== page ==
The cake was quite sweet but had a good texture and flavour.
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I've been living in Coventry for 10 years so it's only appropriate that I chose a local recipe for the letter 'C'. The Coventry Godcake is a triangular pastry filled with mincemeat but it's also a local name for the triangle of grass you get at a road junction.
I first encountered the `grass triangle' version of the godcake in a book a couple of years ago and I've since been noticing them everywhere. There are many in the countryside surrounding the city and beyond, including one well known example outside Kenilworth Castle. I know of one in the city itself, at the junction of Stoke Green and Binley Road.
Getting back to the edible Godcake. My version was made using rough puff pastry and home made mincemeat. It was my first attempt at rough puff pastry and I was happy with the result.
I rolled the pastry out before cutting it into squares then the squares into triangles. I put a teaspoon or so of the mincemeat in the middle of one triangle then brushed the other piece with milk and pressed it down to form a seal. I made 3 cuts in the top, brushed with milk and sprinkled brown sugar on top. They were baked for about 15-20 minutes at gas mark 7.
We used to occasionally go to a Hamster Show just on the edge of Bath. I would take the bus down into the city centre to explore and do a bit of shopping. One time I went around the Cathedral, another time I walked along the river. There are a few things I would always do though: I would go to the fudge shop and buy a few bars, then to the market where I bought a couple of cakes from one stall and some loose tea from another.
I don't remember ever buying a Bath Bun so I can't compare mine to the ones sold in the city but I don't think that will be too much of a problem since the recipe has changed over the years and there are several different versions of the recipe around today.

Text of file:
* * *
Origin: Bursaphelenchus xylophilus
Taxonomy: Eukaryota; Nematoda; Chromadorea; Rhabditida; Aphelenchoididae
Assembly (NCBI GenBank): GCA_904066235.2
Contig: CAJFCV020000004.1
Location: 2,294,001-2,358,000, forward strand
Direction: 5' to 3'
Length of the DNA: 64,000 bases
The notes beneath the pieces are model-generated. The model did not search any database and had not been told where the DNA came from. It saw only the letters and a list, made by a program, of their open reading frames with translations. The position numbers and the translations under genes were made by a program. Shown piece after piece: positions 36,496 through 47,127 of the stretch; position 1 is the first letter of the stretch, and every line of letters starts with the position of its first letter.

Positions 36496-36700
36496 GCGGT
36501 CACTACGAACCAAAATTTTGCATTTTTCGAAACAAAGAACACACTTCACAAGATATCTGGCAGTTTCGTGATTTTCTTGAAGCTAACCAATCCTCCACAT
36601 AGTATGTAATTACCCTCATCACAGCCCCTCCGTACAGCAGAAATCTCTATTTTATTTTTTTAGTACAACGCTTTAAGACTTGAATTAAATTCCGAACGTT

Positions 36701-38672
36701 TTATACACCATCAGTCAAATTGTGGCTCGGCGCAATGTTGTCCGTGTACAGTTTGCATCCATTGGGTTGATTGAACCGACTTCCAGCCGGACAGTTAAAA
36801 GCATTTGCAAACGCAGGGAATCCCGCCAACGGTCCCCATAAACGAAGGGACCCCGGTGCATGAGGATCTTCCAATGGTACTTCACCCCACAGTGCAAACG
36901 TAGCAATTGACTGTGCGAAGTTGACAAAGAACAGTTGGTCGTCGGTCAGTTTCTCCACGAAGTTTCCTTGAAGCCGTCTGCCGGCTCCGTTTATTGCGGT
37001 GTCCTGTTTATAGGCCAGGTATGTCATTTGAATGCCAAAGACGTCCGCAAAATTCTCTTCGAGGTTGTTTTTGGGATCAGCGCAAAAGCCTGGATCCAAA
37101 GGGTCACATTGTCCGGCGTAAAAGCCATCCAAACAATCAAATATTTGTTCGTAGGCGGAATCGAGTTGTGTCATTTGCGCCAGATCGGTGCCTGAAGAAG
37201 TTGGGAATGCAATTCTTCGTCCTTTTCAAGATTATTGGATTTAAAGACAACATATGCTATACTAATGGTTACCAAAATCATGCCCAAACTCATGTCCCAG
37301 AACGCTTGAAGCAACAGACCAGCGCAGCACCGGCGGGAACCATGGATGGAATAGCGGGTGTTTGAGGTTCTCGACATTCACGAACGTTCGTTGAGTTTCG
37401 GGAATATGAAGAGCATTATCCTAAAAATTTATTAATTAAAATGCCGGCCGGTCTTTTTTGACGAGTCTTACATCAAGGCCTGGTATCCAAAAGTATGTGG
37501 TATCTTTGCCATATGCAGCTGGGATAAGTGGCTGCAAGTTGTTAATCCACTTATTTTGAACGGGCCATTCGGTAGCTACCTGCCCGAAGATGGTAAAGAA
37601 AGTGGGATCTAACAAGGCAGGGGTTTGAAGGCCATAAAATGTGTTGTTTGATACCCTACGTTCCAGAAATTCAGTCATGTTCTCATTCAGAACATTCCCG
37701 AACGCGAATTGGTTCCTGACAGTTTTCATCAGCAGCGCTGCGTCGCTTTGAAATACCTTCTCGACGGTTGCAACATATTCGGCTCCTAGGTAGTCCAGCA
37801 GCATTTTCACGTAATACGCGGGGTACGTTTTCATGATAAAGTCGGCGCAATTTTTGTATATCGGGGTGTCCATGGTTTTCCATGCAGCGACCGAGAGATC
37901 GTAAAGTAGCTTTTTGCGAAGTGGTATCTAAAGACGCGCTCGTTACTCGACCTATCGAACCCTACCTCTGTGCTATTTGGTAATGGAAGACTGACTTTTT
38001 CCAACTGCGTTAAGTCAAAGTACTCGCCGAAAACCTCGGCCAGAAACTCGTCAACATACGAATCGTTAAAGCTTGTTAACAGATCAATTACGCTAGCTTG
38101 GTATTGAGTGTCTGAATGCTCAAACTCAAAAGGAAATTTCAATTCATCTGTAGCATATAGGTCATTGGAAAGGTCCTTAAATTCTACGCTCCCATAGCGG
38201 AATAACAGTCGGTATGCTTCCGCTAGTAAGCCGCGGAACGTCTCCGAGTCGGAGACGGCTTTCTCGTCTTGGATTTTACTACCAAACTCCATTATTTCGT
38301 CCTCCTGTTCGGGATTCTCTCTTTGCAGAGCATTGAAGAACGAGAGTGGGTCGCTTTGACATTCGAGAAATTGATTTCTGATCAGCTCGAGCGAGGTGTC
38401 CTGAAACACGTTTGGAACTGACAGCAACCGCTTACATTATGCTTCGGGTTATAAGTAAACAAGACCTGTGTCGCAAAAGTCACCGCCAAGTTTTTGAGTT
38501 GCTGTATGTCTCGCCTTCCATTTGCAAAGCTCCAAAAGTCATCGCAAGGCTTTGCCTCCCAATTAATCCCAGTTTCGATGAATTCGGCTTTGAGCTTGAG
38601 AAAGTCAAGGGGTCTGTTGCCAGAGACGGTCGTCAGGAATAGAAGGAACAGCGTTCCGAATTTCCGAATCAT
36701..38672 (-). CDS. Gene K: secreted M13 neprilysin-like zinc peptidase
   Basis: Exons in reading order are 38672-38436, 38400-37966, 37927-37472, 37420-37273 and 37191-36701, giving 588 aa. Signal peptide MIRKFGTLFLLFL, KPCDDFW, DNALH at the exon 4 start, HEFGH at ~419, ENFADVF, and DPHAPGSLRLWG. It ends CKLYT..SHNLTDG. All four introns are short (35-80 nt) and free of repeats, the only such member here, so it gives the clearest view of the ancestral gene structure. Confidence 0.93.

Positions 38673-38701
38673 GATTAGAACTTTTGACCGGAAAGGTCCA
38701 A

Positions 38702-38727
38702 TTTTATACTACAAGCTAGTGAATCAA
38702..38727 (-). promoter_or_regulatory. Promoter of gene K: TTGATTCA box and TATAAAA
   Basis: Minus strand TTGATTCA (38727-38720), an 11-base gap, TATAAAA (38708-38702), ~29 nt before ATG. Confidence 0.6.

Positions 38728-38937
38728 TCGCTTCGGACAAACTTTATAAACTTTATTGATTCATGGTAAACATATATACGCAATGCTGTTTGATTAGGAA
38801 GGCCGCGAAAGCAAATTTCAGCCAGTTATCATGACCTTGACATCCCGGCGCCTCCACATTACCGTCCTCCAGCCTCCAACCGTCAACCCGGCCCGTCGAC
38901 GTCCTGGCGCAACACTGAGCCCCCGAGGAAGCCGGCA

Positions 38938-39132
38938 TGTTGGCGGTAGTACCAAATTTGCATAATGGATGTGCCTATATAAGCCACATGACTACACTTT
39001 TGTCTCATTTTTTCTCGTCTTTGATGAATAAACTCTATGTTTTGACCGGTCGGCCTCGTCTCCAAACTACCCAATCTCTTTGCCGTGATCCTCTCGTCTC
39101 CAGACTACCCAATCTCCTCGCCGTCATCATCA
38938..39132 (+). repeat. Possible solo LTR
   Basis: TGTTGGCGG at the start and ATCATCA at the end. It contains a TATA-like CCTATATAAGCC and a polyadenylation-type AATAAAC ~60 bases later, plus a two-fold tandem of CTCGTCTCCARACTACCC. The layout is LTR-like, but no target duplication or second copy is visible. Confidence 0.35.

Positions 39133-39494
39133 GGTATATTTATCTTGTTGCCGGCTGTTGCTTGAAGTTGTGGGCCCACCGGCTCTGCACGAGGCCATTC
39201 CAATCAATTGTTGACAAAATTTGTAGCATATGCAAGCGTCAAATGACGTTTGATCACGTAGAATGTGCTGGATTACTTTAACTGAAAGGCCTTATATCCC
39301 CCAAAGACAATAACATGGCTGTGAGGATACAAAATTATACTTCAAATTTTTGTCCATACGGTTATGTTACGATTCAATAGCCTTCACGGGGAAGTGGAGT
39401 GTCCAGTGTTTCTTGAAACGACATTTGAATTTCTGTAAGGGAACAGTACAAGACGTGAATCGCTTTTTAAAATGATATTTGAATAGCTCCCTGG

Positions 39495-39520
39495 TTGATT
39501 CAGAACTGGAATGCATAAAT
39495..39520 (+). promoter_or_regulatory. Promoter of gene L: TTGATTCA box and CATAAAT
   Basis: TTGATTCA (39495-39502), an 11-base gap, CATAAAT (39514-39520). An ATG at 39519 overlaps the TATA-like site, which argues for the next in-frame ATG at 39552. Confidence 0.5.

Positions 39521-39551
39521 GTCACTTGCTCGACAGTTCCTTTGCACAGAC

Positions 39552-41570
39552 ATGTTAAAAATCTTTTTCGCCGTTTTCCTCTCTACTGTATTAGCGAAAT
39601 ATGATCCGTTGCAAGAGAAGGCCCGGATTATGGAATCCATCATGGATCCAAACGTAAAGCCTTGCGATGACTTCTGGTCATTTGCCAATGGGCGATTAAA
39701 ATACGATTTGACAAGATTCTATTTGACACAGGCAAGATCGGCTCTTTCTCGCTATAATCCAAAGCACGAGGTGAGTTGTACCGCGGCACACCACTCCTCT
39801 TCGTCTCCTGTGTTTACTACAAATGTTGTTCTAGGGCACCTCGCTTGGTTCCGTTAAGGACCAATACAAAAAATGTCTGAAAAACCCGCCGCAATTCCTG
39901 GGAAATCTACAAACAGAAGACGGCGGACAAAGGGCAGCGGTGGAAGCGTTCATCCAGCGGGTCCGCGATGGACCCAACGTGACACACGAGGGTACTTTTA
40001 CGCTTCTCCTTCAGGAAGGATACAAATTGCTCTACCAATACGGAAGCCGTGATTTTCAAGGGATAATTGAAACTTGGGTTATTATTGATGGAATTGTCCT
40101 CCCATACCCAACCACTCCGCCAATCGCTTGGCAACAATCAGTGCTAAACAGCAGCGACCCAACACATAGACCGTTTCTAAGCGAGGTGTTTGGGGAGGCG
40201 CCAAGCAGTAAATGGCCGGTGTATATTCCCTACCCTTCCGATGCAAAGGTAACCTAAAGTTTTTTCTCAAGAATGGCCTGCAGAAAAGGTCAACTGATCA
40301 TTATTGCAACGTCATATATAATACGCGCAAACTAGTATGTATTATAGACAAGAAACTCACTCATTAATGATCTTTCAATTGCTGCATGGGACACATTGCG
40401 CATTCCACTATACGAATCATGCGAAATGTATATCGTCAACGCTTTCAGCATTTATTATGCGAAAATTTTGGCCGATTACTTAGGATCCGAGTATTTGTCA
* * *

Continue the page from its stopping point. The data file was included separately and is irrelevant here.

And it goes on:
There is a bit of controversy over the origin of the Bath Buns, with some people claiming they were invented by a physician while the Sally Lunn tea shop people claim their eponymous buns are the originals and were brought over from France by Sally herself. This has been called into dispute though, with claims that Sally Lunn is a corruption of the French 'Soleil et Lune', or Sun and Moon.
While looking for recipe suggestions, I encountered a few vintage recipes such as the one in The Art of Cookery made Easy and Refined by John Mollard and published in 1802. This used equal amounts of flour and butter and would probably result in quite a rich bun.
A version of the recipe published in Cassell's Dictionary of Cookery in 1894 is similar to a modern version published in the Daily Telegraph but with the addition of 4 eggs, which would result in quite a rich cake too.
I decided to concoct a version roughly halfway between Cassell and the Telegraph but also to make only half the quantities since enriched breads don't always keep very well and can dry out quickly. Various recipes mention caraway comfits so I attempted to do something similar and make some sugar coated seeds.
- 250g Flour
- 100ml Milk
- 2 Medium Eggs
- 75g Butter
- 1 tsp salt
- 1 tbs sugar
- 1 tsp yeast
Put the flour, salt and butter in a food processor, add the sugar and a few caraway seeds then process in pulse mode to form breadcrumbs.